LA mayor brings infrastructure bank model to Washington
WASHINGTON, Sept 23
WASHINGTON, Sept 23 (Reuters) - Los Angeles Mayor Antonio Villaraigosa is on a mission to convince lawmakers, lobbyists and think tanks in the U.S. capital that his initiative to finance a new public transit project can reach beyond the City of Angels and become the blueprint for an infrastructure bank.
"I'm banging on the door," he told Reuters on Thursday after attending a conference between U.S. mayors and members of President Barack Obama's administration. Villaraigosa then headed to the Brookings Institution, a liberal-leaning think tank, to tout his initiative.
The mayor will be back in Washington next week to continue the sales pitch he started this spring for a concept called "30-10."
L.A. citizens voted to raise the city's sales tax to fund public transportation expansion, including a subway extension.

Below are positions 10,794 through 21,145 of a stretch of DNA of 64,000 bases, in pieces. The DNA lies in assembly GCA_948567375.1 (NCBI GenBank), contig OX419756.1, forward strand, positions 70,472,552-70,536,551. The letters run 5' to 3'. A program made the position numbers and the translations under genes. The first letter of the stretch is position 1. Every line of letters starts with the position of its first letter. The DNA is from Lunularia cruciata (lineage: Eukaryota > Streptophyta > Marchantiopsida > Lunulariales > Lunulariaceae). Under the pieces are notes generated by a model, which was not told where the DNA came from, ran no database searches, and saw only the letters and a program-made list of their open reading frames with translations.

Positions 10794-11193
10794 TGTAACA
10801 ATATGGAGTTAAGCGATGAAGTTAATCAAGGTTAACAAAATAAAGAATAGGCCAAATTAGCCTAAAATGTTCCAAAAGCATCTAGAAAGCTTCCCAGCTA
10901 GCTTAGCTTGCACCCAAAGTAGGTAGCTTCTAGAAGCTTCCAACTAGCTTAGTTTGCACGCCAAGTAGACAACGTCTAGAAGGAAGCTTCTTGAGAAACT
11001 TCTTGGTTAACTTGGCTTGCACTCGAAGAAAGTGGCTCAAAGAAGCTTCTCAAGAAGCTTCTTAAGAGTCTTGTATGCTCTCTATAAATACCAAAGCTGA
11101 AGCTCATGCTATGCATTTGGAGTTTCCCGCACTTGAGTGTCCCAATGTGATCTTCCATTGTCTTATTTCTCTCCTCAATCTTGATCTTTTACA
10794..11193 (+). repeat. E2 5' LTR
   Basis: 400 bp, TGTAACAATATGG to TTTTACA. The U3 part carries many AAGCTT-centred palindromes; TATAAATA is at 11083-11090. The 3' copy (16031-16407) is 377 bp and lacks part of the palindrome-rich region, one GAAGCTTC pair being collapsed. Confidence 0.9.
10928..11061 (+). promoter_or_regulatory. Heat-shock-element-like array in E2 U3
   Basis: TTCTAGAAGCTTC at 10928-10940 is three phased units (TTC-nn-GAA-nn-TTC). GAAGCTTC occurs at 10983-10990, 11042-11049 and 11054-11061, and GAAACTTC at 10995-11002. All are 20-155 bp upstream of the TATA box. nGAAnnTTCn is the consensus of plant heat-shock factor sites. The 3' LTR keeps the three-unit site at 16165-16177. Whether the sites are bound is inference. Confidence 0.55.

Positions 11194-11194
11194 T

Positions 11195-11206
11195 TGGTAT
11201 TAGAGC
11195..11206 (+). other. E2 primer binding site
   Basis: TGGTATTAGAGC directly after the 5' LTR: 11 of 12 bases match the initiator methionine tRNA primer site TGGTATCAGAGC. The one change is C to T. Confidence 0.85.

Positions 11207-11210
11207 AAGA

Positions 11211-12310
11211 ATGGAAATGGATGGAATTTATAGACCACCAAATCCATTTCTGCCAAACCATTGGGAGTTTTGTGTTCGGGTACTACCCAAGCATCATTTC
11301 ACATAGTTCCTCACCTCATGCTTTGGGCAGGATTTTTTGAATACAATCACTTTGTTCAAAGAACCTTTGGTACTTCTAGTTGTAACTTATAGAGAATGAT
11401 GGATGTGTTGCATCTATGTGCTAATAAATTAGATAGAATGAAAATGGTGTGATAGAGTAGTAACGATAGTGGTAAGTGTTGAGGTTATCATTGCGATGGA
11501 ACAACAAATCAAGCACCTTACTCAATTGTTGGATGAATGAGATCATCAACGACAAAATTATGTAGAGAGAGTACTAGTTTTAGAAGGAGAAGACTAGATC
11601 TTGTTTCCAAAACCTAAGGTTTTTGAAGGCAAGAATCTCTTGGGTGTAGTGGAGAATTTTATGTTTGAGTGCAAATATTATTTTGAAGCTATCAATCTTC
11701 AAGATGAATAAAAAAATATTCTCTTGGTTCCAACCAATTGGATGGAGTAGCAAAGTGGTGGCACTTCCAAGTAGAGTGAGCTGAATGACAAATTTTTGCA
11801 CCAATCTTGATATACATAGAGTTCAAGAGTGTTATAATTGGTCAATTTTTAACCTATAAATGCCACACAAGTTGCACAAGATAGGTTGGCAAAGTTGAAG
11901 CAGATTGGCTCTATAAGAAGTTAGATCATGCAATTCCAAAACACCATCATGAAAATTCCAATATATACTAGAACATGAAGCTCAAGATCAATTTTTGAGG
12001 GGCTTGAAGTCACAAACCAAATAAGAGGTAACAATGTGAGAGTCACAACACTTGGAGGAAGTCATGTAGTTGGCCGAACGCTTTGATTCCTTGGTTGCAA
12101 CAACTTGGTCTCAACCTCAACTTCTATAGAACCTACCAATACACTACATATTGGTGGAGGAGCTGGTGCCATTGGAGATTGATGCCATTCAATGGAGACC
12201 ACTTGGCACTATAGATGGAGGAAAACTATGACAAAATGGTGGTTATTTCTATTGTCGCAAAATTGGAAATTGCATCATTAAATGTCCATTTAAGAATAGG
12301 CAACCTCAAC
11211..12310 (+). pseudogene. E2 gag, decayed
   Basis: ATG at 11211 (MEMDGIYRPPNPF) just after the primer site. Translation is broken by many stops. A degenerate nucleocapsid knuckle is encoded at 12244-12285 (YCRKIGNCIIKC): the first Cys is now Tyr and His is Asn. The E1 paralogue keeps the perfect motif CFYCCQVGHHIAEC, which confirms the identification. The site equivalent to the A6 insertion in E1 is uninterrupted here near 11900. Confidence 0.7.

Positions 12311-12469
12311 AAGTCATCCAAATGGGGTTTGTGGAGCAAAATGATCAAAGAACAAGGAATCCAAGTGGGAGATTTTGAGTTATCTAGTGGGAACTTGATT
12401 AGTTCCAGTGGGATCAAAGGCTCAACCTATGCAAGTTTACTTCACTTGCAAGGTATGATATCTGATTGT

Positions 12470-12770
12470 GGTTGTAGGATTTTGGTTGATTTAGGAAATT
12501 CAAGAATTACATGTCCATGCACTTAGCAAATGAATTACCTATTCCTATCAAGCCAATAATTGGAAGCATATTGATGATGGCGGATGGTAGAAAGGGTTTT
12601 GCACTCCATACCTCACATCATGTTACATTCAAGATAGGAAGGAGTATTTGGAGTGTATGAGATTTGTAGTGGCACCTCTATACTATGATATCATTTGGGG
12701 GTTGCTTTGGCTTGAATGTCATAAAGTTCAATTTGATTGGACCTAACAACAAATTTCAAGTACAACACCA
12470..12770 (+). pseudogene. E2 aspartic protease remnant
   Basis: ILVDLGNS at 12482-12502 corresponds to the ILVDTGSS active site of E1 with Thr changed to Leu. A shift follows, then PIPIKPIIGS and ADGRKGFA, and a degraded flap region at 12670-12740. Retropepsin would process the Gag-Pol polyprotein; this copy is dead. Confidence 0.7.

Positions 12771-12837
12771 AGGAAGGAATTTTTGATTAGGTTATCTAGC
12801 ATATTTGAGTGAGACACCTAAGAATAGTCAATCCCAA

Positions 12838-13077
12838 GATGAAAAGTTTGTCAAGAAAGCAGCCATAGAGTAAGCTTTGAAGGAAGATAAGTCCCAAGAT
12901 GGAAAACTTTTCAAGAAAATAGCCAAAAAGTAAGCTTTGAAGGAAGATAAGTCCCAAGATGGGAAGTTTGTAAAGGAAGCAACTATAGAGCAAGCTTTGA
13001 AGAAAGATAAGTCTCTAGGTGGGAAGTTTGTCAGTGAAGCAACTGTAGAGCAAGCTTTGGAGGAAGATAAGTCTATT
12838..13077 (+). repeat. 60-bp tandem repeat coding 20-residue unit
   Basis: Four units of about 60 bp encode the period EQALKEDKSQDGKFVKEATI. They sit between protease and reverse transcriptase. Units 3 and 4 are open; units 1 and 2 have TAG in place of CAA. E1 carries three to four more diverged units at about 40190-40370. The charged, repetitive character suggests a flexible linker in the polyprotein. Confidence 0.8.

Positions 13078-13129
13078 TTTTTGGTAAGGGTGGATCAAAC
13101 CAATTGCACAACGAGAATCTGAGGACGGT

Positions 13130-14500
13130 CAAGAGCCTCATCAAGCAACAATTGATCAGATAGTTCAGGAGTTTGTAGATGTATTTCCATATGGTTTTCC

By trying to squeeze the 30-year project into a decade, the city can take advantage of currently low construction costs and avoid having to pay high compound interest, Villaraigosa has told hearings on Capitol Hill. In order to do that, however, the city is seeking federal help.
President Obama recently revived the idea of a national infrastructure bank that he first presented on the campaign trail. The bank would to create jobs, help a flagging economic recovery and repair the country's degraded infrastructure.
The Senate is currently considering Obama's proposal to create a bank with initial capital of $25 billion that would finance the highest-priority transportation and infrastructure projects through grants and loans.
For the last two years lawmakers have not been able to agree on basic ideas about the bank, debating everything from how it should operate to which projects would fall into the area of "infrastructure."
With historic federal deficits and little appetite in Congress to increase government spending, the government must reach for "creative, innovative financing mechanisms," Villaraigosa said.
His initiative could be used as a template for local governments to commit a certain portion of funds up front that are complemented by federal money. Cities could pay 70 percent and have the government contribute 30 percent, or the split could be closer to 90 percent and 10 percent, Villaraigosa said.
(Reporting by Lisa Lambert)
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